Stephen Miller, a senior policy advisor to Trump, called the growth report “catastrophic.”

After the poor first half of 2016, economic growth this year is likely to tumble below 2% this year. That would be down from the 2.6% growth last year and below the sluggish pace that has marked the recovery from the Great Recession.

Jason Schenker, president of Prestige Economics, said Friday’s report “confirms our expectations of a coming recession.”

But other economists pointed to strong consumer spending in the second quarter as a reason for optimism. The 4.2% annual rate of growth — the best since 2014 — should lead businesses to replenish their inventories.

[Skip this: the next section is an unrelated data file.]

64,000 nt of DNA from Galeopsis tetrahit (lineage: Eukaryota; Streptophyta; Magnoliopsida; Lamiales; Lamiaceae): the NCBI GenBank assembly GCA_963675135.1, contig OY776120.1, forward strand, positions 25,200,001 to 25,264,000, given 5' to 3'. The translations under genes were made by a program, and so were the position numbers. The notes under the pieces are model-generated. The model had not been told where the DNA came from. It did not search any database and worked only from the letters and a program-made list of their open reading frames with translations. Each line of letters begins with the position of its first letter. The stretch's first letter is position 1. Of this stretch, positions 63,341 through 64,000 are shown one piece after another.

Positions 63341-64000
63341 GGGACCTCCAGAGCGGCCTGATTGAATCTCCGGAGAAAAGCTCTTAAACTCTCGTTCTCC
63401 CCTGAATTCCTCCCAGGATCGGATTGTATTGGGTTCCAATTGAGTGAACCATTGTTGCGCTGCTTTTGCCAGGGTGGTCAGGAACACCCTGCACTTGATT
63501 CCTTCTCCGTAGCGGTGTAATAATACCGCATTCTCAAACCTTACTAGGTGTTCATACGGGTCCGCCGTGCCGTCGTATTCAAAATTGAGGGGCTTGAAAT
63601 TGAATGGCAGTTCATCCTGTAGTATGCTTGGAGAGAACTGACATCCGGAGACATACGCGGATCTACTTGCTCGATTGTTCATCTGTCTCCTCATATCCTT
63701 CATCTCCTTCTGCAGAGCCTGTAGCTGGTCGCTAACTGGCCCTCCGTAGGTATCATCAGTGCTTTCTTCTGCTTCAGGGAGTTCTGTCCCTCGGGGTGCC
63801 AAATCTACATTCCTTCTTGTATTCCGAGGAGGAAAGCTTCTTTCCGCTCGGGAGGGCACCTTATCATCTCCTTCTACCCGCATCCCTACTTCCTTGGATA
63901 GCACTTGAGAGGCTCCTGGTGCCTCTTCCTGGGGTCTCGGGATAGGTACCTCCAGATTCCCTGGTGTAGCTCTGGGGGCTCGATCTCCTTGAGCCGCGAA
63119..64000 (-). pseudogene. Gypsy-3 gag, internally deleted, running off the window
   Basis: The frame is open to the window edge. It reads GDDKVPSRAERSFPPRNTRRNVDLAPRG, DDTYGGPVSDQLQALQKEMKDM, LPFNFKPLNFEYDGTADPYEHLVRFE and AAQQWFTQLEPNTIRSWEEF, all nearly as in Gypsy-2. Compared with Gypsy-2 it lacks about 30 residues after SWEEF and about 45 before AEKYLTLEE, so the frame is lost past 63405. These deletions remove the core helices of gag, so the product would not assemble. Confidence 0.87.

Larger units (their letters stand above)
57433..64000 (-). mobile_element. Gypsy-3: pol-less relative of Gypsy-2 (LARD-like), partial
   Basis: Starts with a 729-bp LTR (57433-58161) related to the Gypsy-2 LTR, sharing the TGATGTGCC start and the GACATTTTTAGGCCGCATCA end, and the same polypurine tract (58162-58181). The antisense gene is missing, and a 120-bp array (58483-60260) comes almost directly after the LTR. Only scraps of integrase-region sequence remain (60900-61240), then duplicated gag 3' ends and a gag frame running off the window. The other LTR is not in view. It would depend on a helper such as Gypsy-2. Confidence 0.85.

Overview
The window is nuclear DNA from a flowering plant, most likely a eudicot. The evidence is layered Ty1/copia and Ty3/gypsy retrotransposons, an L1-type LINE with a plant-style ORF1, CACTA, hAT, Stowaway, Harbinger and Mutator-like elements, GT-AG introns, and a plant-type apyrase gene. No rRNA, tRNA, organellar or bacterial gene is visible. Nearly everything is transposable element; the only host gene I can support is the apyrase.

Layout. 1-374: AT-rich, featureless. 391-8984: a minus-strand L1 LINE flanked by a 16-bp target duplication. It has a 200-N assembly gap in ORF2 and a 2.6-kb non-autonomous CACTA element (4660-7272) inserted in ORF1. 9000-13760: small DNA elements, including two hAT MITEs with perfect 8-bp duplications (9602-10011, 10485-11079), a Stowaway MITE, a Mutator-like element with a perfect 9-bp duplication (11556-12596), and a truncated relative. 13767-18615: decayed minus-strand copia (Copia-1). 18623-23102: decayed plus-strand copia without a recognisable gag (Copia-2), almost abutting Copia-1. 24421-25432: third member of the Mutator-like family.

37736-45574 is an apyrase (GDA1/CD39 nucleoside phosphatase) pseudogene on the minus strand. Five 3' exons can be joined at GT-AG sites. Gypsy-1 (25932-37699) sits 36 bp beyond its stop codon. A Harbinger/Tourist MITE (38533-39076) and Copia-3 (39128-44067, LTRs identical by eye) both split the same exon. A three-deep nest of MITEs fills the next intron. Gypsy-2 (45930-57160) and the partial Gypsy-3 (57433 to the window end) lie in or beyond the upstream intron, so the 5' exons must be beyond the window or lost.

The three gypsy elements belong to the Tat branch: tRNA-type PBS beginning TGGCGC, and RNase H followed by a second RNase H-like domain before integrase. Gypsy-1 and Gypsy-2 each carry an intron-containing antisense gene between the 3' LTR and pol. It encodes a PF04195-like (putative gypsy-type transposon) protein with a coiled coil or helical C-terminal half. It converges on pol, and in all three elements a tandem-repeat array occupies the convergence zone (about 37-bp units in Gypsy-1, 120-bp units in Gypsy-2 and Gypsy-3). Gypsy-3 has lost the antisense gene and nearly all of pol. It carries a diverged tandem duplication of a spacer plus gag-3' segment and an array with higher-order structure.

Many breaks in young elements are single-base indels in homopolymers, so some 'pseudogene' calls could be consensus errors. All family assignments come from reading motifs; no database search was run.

“The U.S. economy -- specifically the U.S. consumer — is one of the bright spot of the whole global economy,” Nariman Behravesh, chief economist at IHS Markit.

Still, the numbers this year have been disappointing.

The Commerce Department on Friday also revised down first-quarter growth to just a 0.8% annual rate — the worst in two years — from an estimate last month of 1.1%. The fourth quarter wasn’t much better, revised down to 0.9% from an earlier estimate of 1.4%.

Experts had expected the U.S. economy to bounce back strongly in the second quarter after the pace of growth slowed sharply over the winter, partly because of financial market turmoil.


But the economy continued to struggle to gain traction.

Although consumers boosted their rate of spending significantly from the first quarter’s 1.6% pace, business and government investment fell off.